INsite Magazine

Wednesday, November 11, 2009

Puppets Rock the Phillips Center

Last night (Nov. 10), we went to Avenue Q at the Phillips Center. Here's our report.

As the lights dim, the curtains are pulled back to expose a simple set with an orange backdrop. This is life in the big city, where people (and puppets) deal with rent, relationships and finding their place in the world. This is Avenue Q.

The show opens to Princeton, a recent college grad looking for a place to live. The audience roars as the motley crew of puppets and humans introduce themselves and their life-woes in “It Sucks To Be Me.” The puppets are only torsos controlled by a puppeteer in all black, but they look like real people, and they can sing. I’m seated at the top of the balcony, yet I feel like I’m in the front row.

Out of all the characters, Asian-American therapist-to-be Christmas Eve is my favorite. She looks like Ms. Swan from Mad TV with her broken English, funny mannerisms and outlandish costume. I’m perched on the edge of my seat as large television monitors drop from the ceiling with the word “Purpose.” This show isn’t just full of raunchy humor—it has a bigger message. All of the animations are fun and cartoon-like and my jaw drops as they segue into “Everyone’s a Little Bit Racist.”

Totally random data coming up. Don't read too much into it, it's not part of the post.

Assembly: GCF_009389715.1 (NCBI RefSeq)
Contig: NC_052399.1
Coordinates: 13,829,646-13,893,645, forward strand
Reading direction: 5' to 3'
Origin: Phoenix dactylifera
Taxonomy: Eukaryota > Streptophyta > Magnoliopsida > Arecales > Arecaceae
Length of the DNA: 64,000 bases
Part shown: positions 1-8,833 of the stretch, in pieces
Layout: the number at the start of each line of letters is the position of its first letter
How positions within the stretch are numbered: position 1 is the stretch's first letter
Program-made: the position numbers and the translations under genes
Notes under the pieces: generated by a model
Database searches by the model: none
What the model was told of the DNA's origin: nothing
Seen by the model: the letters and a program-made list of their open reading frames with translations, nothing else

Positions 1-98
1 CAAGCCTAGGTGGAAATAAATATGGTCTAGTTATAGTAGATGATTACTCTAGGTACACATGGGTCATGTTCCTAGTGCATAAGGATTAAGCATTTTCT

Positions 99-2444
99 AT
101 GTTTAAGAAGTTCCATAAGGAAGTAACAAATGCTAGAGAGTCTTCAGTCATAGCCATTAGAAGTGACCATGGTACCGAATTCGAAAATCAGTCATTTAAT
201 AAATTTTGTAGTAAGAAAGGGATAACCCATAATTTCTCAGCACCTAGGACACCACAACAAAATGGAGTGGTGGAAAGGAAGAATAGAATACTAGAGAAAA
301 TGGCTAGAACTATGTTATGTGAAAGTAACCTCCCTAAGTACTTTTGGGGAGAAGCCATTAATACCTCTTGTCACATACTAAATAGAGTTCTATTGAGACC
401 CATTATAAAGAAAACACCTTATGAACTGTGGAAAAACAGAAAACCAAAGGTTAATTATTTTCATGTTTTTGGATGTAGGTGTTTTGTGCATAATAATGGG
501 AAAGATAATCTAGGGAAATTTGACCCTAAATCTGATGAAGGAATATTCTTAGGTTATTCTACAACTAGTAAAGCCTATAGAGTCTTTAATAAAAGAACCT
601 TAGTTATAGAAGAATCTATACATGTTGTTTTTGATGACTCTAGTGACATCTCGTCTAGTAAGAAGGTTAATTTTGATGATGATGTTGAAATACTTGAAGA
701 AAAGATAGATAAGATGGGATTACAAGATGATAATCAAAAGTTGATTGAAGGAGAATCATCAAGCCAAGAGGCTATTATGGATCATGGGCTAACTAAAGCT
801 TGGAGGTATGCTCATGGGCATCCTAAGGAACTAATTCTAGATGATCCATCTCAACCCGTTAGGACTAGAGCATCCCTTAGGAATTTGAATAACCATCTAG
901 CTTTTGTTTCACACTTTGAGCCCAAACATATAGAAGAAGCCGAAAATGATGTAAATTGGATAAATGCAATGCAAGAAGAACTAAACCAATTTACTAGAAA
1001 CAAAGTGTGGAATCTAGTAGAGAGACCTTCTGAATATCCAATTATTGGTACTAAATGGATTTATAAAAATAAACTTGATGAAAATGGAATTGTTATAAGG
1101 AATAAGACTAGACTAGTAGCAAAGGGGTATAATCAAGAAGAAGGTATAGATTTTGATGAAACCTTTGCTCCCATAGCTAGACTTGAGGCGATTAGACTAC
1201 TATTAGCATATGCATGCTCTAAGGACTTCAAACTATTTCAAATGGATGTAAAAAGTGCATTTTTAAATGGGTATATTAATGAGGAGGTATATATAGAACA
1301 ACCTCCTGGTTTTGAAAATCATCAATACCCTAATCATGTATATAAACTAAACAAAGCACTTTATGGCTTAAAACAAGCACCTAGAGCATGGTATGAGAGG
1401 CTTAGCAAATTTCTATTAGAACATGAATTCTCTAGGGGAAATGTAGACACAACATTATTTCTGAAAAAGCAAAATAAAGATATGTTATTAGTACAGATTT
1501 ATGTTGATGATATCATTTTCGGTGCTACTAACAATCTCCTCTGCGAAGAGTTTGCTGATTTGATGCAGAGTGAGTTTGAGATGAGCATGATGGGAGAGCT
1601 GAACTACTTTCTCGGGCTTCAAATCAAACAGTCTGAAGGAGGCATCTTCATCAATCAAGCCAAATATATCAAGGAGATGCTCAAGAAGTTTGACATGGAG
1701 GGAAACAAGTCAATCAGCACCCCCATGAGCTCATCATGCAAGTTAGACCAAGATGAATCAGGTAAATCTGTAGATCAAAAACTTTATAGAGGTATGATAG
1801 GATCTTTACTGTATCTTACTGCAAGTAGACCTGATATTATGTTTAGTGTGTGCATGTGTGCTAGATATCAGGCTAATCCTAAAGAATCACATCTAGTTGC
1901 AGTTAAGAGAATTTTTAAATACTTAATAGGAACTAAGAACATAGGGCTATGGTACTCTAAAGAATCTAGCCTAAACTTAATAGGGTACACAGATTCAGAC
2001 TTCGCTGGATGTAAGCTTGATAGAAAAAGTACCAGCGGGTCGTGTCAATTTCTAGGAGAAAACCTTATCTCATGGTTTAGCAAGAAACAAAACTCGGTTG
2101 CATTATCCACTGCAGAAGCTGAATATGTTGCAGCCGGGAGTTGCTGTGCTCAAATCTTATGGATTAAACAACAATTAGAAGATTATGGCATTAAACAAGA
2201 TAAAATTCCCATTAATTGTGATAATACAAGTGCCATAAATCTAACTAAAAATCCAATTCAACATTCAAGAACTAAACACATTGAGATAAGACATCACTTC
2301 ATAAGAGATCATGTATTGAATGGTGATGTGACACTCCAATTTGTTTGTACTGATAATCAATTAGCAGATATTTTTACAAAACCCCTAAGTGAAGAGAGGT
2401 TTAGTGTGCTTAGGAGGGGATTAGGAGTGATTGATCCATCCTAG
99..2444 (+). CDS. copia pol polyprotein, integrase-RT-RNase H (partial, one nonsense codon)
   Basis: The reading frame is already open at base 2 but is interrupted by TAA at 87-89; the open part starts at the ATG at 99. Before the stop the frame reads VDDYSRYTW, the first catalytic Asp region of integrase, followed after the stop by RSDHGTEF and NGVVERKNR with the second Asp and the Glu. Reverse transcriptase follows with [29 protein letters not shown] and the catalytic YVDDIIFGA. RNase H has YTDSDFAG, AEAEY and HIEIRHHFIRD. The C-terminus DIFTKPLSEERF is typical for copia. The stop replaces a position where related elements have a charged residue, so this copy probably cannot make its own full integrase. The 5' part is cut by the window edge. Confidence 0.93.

It’s only 30 minutes in and I'm awestruck.

Two Carebear-like bears come on—the “Bad Idea Bears”—and they have definitely stolen the show. In cut childish voices, they convince Princeton and his love, Kate Monster, into doing some not-so-responsible things. An X-rated puppet sex session follows. Soon Princeton’s “purpose” morphs into “propose” and Kate is worried about walking the line between love and a waste of time.

The mood mellows for a few songs and picks back up with “I wish I Could Go Back to College.” A moment of fear passes through me as I realize I don’t have much time left until I’m going to graduate from college. What am I going to do? How am I going to find my purpose ? My fears are placated, however, as one of the show’s morals sinks in—everything in life is only for now.

I am delighted as the characters come out into the audience and incorporate the Gators into a joke. The show ends, and as everyone bows, the audience rises to its feet. I have a grin from ear-to-ear and my hands hurt from clapping so loud. I feel a little more optimistic—even if it’s just for one night.

—Victoria Phillips

Labels: , , , , , ,


Post a Comment

Subscribe to Post Comments [Atom]

<< Home